ina Wadia (15 August 1919 – 2 November 2017) was the daughter and only child of the founder of Pakistan, Muhammad Ali Jinnah and his wife Rattanbai Petit. Her mother was a member of two of the elite class families of Bombay, the Petit-Tata family. In 1938, she married industrialist Neville Wadia, a member of the prominent Wadia family. However, the marriage did not last long and she split from Neville shortly after.
Early life and background
Dina was born in London shortly after midnight on the morning of August 15, 1919 to the founder of Pakistan, Muhammad Ali Jinnah (often informally referred to as “Jinnah”), and his second wife Rattanbai Petit (known as ‘Maryam Jinnah’ after her marriage). As Stanley Wolpert’s Jinnah of Pakistanrecords: “Oddly enough, precisely twenty-eight years to the day and hour before the birth of Jinnah’s other offspring, Pakistan”. Her premature arrival was unexpected–her parents were at the theatre, but “were obliged to leave their box hurriedly.” She was a dark-eyed beauty, lithe and winsome. She had her mother’s smile and was pert or petulant as only an adored child is wont to be.
Dina’s paternal great grandfather, Premjibhai “Meghji” Thakkar, was a Hindu of Lohana caste, who converted to Islam, and became a Khoja Shia, in the 19th century. While, her maternal grandparents were Parsi, who disowned her mother, Rattanbai, when she married Jinnah and converted to Islam. Her paternal grandparents were from Gujarat, who moved to Karachi for business in the mid 1870s, where her father, Jinnah, was born. Her father, Jinnah, and her aunt, Fatima, are extremely important and well-respected figures in Pakistan, who started the Pakistan movement. Jinnah’s struggle for Muslims eventually led the creation of Pakistan in 1947. Jinnah became the founder as well as the first Governor General of Pakistan.Jinnah and Fatima, were also bestowed with the titles “Father of the Nation” and “Mother of the Nation” respectively.
Dina’s aunt, Fatima Jinnah, was an important figure in the establishment of Pakistan. Her mother, Rattanbai, was born into two of the elite class Parsi families of India, the Petit baronets and the Tata family. From Petit’s, her great grandfather, Dinshaw Maneckji Petit, was the first baronet of Petit and the founder of the first cotton mill in India. While, from Tata’s, her great grandfather, Ratanji Dadabhoy Tata, and granduncle, Jehangir Tata, were the chairpersons of the Tata Group. Her great grandmother, Suzanne Brière, was the first women in India to drive a car. Jinnah’s first wife, Emibai Jinnah, was her stepmother.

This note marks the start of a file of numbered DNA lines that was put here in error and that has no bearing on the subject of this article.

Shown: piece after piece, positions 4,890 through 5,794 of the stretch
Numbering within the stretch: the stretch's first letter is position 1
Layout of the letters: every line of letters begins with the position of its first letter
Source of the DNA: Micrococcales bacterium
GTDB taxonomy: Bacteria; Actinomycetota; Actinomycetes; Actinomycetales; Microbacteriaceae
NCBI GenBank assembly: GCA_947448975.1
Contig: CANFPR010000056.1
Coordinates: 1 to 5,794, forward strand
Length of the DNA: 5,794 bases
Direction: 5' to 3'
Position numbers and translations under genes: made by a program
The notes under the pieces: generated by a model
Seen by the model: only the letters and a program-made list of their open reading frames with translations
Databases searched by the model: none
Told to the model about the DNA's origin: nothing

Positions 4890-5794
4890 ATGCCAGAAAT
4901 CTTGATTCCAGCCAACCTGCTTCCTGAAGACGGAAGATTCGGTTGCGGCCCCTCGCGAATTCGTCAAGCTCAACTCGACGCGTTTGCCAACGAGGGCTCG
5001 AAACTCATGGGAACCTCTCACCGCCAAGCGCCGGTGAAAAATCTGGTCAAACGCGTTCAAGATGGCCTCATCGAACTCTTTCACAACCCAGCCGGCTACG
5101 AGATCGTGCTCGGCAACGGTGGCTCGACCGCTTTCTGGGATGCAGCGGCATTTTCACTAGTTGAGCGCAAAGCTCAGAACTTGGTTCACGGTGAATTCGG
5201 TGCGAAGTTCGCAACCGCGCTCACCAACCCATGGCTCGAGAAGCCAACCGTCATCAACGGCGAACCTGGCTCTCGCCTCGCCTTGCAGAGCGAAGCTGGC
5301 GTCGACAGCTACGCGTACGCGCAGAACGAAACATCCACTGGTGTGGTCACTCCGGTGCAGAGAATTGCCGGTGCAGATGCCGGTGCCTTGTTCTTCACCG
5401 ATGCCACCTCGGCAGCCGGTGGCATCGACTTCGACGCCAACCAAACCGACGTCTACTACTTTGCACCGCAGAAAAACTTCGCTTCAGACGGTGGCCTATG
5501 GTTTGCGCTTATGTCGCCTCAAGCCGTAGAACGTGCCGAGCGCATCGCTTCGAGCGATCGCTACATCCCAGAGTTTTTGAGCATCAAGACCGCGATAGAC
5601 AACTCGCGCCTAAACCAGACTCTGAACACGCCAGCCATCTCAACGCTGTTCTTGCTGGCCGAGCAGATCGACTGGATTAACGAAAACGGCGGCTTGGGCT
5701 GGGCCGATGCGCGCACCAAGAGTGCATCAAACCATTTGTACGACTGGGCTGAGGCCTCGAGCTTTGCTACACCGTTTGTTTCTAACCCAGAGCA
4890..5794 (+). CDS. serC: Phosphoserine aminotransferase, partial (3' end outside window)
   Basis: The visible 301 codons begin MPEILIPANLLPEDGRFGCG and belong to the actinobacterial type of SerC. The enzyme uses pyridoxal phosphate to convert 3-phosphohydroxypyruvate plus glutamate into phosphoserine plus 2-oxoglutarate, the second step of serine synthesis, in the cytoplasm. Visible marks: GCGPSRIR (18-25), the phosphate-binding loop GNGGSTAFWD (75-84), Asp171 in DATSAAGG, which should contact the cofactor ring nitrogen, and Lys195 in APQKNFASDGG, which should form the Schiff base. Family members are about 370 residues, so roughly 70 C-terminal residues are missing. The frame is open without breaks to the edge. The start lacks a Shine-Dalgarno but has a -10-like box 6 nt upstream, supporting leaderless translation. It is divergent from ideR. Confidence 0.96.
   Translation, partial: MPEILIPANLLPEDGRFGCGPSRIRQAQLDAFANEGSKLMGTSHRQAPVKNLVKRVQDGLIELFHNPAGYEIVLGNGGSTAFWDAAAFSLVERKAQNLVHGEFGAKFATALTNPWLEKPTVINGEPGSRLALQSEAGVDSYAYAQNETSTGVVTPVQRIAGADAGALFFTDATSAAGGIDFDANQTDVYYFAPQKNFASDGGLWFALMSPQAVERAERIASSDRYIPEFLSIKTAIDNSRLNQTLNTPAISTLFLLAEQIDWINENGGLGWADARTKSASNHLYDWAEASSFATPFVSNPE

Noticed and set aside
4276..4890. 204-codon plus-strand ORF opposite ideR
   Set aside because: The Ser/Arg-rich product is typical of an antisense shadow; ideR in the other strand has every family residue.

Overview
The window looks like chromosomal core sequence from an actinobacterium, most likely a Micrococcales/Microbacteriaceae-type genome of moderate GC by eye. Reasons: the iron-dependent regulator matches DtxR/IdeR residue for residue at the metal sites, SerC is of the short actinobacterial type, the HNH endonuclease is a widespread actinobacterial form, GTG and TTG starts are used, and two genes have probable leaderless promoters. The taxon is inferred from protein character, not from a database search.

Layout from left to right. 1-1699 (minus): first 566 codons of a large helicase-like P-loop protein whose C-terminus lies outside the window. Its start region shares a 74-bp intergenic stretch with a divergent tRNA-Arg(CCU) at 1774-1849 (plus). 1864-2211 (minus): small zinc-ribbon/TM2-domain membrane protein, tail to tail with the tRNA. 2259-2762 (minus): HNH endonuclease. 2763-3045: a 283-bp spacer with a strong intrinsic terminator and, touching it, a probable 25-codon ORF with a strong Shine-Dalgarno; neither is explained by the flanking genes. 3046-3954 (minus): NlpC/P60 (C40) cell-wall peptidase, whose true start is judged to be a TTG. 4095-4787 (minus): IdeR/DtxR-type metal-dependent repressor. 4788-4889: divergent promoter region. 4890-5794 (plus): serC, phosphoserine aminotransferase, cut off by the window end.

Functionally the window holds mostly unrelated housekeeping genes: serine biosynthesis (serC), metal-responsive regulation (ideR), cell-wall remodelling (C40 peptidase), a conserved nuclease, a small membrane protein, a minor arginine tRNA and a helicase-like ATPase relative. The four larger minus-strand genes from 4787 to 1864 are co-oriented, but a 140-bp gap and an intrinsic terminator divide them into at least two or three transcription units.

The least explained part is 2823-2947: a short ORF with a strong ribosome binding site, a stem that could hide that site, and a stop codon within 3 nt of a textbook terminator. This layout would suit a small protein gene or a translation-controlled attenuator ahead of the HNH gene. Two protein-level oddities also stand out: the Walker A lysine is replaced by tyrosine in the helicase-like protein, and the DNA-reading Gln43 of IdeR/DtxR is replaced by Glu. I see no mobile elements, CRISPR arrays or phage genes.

After Rattanbai’s death, Fatima came to live with Jinnah, and raised her niece, Dina. Jinnah raised his daughter as a Muslim. According to Jinnah’s chauffeur Bradbury, Jinnah asked his sister, Fatima, “to teach her niece, Dina about Islam and The Holy Qur’an”.
During Jinnah’s time in London in 1930-33, Wolpert commented-“Dina was [Jinnah’s] sole comfort, but Dina was away at school most of the time and home only for brief times, yet still the pampered daughter could be a joy to her doting father”. He had two dogs, one formidable black Doberman, the other a white West Highland Terrier”. In November 1932, Jinnah read H. C. Armstrong’s biography of Kemal Atatürk, Grey Wolf, and seemed to have found his own reflection in the story of Turkey’s great modernist leader. It was all he talked about for a while at home, even to Dina, who consequently nicknamed him ‘Grey Wolf’.
Rift with her father
Wadia’s relationship with her father became strained when she expressed her desire to marry a Parsi-born Indian Neville Wadia. Jinnah, a Muslim, tried to dissuade her, but failed. Mahommed ali Currim Chagla, who was Jinnah’s assistant at the time, recalls: “Jinnah, in his usual imperious manner, told her that there were millions of Muslim boys in India, and she could have anyone she chose. Reminding her father that his wife (Wadia’s mother Rattanbai), had also been a non-Muslim, a Parsi also coincidently, the young lady replied: ‘Father, there were millions of Muslim girls in India. Why did you not marry one of them?’ And he replied that, ‘She became a Muslim'”.